1. What you need to bring: clothes, mat, cash, water
Here are some things you might want to know as you head to class.
If you have a mat, bring it. Most studios have mats you can borrow (sometimes for a nominal fee); however, if you’re going to a class that isn’t at a studio, there’s a good chance they won’t have them. You can find perfectly good mats at discount stores like Ross for half what they’d be elsewhere.
Most classes cost money. At studios you can usually use credit or debit cards but many teachers deal only in cash.
Bring a water bottle. Even if it’s a gentle form, it’s a good idea to bring your own water with you.
2. What to expect when you get there: paperwork, shoes, props
Then they’ll show you around and answer any questions you have. Come about 15 minutes before class starts to make sure there's time for all of this. After your first visit to a place, come 5 to 10 minutes early to allow time to check in and set up.
You’ll leave your shoes in the lobby or off to the side of the room. Then you’ll spread out your mat and get any props the teacher recommends (blankets, blocks, and straps are common). When you have everything you need, just chill on your mat. You can sit or you can lie down; you can stretch out or meditate.
Most people appreciate quiet before class so they can begin to get centered. However, there are also classes that are super social. It just depends.
3. The three parts of every class: centering, movement, savasana
After centering, the teacher will guide you through stretches and postures (called asana). Especially as a newb, you’ll find yourself watching other students to see how to do the poses. That fine. Just don’t compare yourself to them. While every pose has a “full expression,” which is what you see in books and magazine, every pose also has a feeling or an energy that comes with it. That’s the real pose, and it looks different on different bodies. Eventually, with practice, you’ll come to find that feeling.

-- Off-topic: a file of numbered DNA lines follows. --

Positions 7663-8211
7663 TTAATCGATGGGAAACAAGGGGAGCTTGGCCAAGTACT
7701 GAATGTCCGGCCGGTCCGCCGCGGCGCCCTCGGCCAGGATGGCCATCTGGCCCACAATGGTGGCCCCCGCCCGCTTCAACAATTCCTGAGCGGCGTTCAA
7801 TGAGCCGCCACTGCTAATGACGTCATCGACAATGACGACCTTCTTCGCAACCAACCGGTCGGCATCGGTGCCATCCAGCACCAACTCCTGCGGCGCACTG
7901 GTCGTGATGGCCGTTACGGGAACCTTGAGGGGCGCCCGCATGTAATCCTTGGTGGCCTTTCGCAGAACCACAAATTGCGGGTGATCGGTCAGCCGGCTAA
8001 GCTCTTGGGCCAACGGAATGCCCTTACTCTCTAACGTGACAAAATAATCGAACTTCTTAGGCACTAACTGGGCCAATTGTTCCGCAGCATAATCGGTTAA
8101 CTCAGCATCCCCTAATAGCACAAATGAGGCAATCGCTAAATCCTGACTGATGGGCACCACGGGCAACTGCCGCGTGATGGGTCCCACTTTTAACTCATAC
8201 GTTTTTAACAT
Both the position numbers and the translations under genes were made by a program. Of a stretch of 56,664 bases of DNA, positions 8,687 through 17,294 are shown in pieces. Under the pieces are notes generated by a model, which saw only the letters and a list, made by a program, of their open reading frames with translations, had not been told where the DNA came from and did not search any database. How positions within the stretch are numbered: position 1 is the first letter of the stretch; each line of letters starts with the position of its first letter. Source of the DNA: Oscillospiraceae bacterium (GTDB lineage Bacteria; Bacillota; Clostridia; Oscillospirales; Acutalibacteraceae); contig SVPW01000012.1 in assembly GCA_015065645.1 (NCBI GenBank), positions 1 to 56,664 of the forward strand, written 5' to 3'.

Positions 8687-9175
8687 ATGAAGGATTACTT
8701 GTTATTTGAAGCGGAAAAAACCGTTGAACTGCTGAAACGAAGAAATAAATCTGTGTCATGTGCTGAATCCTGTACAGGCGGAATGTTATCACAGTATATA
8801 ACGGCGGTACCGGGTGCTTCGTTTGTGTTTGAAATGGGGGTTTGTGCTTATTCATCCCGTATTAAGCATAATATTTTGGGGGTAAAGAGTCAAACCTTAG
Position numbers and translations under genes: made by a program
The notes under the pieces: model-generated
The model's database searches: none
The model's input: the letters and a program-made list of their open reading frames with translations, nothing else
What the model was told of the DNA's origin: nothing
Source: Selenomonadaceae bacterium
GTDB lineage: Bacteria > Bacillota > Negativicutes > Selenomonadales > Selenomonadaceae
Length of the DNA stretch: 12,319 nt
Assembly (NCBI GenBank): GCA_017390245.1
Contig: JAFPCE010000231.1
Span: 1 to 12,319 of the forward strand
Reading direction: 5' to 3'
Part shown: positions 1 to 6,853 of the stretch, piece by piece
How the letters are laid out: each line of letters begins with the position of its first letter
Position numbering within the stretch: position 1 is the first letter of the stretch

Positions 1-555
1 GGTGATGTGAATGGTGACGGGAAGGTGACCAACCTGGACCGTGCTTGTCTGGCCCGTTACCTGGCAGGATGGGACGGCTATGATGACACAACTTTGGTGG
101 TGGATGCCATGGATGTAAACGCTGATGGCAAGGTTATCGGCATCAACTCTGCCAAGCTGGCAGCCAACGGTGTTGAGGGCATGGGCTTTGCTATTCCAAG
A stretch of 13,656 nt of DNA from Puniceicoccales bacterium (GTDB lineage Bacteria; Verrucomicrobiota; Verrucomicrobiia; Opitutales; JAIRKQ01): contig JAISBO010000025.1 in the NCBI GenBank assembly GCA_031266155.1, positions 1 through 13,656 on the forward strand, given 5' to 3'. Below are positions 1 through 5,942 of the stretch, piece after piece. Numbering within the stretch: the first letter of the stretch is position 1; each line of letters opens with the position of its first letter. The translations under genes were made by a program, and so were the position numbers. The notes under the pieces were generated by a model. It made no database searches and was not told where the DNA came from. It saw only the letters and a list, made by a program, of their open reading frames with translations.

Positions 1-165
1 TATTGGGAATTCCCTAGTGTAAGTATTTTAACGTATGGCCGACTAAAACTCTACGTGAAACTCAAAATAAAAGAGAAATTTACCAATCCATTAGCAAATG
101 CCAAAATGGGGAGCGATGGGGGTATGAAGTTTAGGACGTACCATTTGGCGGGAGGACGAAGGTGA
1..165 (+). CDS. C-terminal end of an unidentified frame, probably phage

In the meantime, don’t overdo! Yoga should never cause strain or pain. Overstretching causes tears in muscles and attachments. If you find yourself in a class you can’t keep up with, just do what you can and take breaks when you need to. It’s not a competition and there is no judgment.
The end of every Yoga class is a pose called savasana (sha-vA-sa-na). Savasana is usually done lying on your back with you feet angled toward the corners of your mat, and your arms are about half way between being at your sides and being in a T. Palms face up. If this is uncomfortable because of soreness in your low back, bend your knees, set your feet wide apart, and let your knees rest in on each other. Or, if that doesn't fix it or you're uncomfortable for other reasons, you can always do savasana on your side, face down, or in an upright seated posture.
Some classes have short 5 minute savasanas and some have longer 10 to 15 minute savasanas. The goal here is to relax the body completely, experiencing physical stillness and mental peace. It’s not as easy as it sounds!
4. Finding the right class for you
To say that Yoga styles vary is putting it mildly. If you want strenuous, athletic Yoga, there’s Ashtanga and Vinyasa Flow; if you want to focus on getting the alignment of each pose just right, there’s Iyengar; if you’re more interested in consciousness altering, there’s Kundalini, and the list goes on.
More than anything else, what will matter is the teacher. You may have to try a few different schools and/or teachers before you find the one who clicks with you. But along the way, you will learn and grow. And if you stick with it, your mood will improve, you’ll think more clearly, and you’ll feel better in your skin. Maybe you’ll even become a yogi.
Best wishes as you embark on your Yoga journey!